CHICAGO -- Even before his team's latest dramatic win -- a ninth-inning, walk-off home run by rookie Kris Bryant on Monday -- Chicago Cubs manager Joe Maddon believed this could finally be the year for his storied franchise.
Is it possible the Cubs can win the World Series?
"Of course, of course it is," he told the Waddle & Silvy show on ESPN Radio on Monday morning. "We're playing in maybe the best division in baseball. We play the Cardinals a lot. We play the Pirates a lot. We see what that looks like."
What "that" looks like is winning baseball -- championship baseball, in fact. The Cardinals are the epitome of sustained success, while the Pirates have paid their dues while making the postseason the past two years. Combined, the three teams make up three of the four best records in the game this year. Maddon's Cubs are right there; they reached 21 games over .500 for the first time this season on Monday.
"You have to get to 5, 10, 15 and 20 games over and keep moving it from there," Maddon said. "We just continue to play better baseball. Our young guys are really getting their feet on the ground. I don't think anyone is highly fatigued. I think our pitching is in pretty good order right now. Plus, we're playing better defense."
In other words, the Cubs don't have an obvious weakness -- at least not since rookie catcher/outfielder Kyle Schwarber joined the team full-time after the All-Star break. Coincidence or not, the offense has taken off in the second half. The Cubs lead the National League in runs scored and are getting on base 33 percent of the time, good for third in the NL.
Although good hitting weather has finally invaded Wrigley Field, it won't last long, as the ballpark conditions traditionally change in the final weeks of the season. But the Cubs' offense has become somewhat weatherproof; it leads the NL in walks. In fact, since the All-Star break, the Cubs have led in walks and home runs -- a good combination, no matter how you break it down.
Maddon isn't concerned about the offense. His focus is on the more traditional aspects of winning in September and October.
"You have to pitch really well to beat good pitching, and you have to catch the ball on defense," Maddon said. "As we continue to move this thing forward, I'm really going to keep an eye on those two areas. If we pitch it well and catch it well ... we could get to the playoffs and advance."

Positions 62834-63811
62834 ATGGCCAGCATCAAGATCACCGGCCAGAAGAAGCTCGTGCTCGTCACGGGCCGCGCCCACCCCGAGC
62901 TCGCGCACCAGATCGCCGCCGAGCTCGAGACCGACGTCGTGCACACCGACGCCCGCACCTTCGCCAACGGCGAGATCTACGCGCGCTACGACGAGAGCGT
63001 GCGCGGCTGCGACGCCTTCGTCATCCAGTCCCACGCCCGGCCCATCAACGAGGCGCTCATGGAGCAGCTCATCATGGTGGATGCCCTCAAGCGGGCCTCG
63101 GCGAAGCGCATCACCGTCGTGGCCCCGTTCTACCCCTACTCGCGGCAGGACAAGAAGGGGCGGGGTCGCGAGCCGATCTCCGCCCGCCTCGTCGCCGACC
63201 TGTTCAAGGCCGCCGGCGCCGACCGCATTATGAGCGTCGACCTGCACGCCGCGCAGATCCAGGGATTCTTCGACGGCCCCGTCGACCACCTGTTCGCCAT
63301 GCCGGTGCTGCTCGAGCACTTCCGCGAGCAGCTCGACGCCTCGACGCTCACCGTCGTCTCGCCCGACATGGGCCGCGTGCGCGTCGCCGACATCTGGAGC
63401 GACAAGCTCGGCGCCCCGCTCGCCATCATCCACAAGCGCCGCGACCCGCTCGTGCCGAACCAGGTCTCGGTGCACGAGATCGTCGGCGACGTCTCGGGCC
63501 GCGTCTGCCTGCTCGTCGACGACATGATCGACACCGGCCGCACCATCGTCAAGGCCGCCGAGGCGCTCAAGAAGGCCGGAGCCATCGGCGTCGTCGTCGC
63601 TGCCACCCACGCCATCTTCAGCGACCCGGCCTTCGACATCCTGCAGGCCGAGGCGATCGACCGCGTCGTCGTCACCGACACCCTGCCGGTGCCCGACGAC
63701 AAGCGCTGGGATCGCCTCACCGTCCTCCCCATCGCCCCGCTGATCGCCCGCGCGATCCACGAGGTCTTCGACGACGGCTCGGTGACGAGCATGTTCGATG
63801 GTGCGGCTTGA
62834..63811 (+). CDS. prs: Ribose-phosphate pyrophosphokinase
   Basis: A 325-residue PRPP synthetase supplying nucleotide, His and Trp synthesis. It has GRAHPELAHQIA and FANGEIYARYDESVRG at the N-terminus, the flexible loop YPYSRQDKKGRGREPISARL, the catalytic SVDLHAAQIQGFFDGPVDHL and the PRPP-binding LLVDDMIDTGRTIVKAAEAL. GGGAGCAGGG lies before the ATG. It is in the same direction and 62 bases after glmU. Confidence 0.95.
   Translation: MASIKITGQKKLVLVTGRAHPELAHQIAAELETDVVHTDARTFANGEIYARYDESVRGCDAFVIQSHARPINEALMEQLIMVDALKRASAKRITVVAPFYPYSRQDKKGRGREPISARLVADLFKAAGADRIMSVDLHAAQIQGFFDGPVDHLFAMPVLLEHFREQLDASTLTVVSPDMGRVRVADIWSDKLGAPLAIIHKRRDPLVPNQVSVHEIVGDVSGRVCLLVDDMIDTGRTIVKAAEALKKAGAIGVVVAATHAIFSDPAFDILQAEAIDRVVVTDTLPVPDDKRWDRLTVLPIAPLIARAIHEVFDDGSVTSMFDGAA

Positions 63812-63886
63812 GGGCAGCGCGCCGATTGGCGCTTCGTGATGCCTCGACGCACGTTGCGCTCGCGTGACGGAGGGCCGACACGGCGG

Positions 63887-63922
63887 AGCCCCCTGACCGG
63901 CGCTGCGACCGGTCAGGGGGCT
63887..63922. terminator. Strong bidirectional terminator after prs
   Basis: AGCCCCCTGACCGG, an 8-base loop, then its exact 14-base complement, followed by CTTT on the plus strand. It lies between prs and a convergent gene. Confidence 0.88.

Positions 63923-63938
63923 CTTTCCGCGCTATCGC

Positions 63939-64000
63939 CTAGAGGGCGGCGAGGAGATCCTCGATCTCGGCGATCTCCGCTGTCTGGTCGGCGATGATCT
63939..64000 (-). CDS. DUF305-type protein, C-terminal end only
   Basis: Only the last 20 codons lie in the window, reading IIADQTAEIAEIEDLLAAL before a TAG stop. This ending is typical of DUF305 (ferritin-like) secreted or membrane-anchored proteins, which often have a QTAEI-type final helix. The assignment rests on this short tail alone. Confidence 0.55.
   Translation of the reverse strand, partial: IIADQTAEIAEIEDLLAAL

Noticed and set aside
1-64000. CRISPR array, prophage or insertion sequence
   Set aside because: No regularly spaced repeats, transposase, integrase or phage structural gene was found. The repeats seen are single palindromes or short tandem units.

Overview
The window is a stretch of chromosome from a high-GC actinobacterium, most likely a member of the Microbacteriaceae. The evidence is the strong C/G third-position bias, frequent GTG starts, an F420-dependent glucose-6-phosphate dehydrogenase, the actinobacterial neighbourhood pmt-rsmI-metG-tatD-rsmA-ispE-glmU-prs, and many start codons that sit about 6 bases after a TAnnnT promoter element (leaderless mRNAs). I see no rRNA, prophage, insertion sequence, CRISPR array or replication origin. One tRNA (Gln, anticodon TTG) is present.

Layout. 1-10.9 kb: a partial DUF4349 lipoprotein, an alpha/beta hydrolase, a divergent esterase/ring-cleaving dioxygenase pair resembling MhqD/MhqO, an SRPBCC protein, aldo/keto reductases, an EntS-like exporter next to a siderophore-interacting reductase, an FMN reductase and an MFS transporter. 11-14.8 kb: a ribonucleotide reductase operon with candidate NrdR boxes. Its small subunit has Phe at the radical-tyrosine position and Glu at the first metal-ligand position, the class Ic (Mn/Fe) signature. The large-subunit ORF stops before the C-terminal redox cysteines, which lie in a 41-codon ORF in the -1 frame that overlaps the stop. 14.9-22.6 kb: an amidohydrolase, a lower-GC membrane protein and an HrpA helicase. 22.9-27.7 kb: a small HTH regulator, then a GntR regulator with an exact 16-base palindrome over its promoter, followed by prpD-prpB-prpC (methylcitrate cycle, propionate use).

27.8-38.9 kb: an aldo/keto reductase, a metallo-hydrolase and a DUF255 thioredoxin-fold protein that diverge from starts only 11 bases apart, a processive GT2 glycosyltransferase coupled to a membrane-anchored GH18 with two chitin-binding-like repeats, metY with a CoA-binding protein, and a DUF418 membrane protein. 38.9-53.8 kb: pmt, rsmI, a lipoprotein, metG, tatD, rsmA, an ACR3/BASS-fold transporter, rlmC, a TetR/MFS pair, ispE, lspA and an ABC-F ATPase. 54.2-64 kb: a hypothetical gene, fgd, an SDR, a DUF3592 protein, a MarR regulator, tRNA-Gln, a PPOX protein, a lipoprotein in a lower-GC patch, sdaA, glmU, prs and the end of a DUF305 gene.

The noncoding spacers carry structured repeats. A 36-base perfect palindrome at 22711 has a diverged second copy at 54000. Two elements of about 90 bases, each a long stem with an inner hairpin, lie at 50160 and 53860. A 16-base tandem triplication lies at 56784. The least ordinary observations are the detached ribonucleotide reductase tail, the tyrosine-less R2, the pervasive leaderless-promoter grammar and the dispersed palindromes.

Maddon believes the Cubs have "caught the ball" better lately, and their offense has produced better as well. With four rookies earning considerable playing time, it's not a surprise there were some growing pains. Third baseman Bryant, new shortstop Addison Russell and (now injured) right fielder Jorge Soler, in particular, all had their shaky moments in the field when they first came up, but all have improved -- especially Bryant and Russell, who man the left side of the infield.
"They're really accountable human beings," Maddon said of his rookies. "They're accountable to themselves and the entire group. They're not only talented, but they're willing to say, 'I messed up' and move it on from there."
"You have to pitch really well to beat good pitching, and you have to catch the ball on defense. As we continue to move this thing forward, I'm really going to keep an eye on those two areas. If we pitch it well and catch it well ... we could get to the playoffs and advance." Cubs manager Joe Maddon
Bryant is once again the favorite for rookie of the year after he hit his 20th home run to beat the Cleveland Indians 2-1 on Monday. It was the Cubs' fifth consecutive victory and league-leading 12th walk-off win, and it earned them a 6½-game lead on the second wild card.
"I preach heavily about present tense," Maddon said. "We're not worried about the first game against San Francisco or the Dodgers or all that kind of crap. We're worried about winning Monday's game, then you move to Tuesday. If we can retain that mindset, things will turn out well."
The schedule gets a little harder for the Cubs and a little lighter for the Giants, but with the cushion the Cubs have built, even a 2-4 week against the Giants and Dodgers won't be devastating.
As for October baseball, the Cubs have a team built for it. They have a true ace in Jake Arrieta and a proven October star in Jon Lester. They have an offense that has blossomed and shown the ability to take walks and hit home runs. Those are all postseason formulas. The Cubs are young, but they no longer look it at the plate or in the field.
Maddon is bucking 107-year history in thinking his team can win the World Series this year, especially with all that youth around the diamond. But the Cubs have already surpassed reasonable expectations, so maybe the dream isn't all that far-fetched.
"You want your team to look better by August, and I think our team is," Maddon said.
What will it look like in October?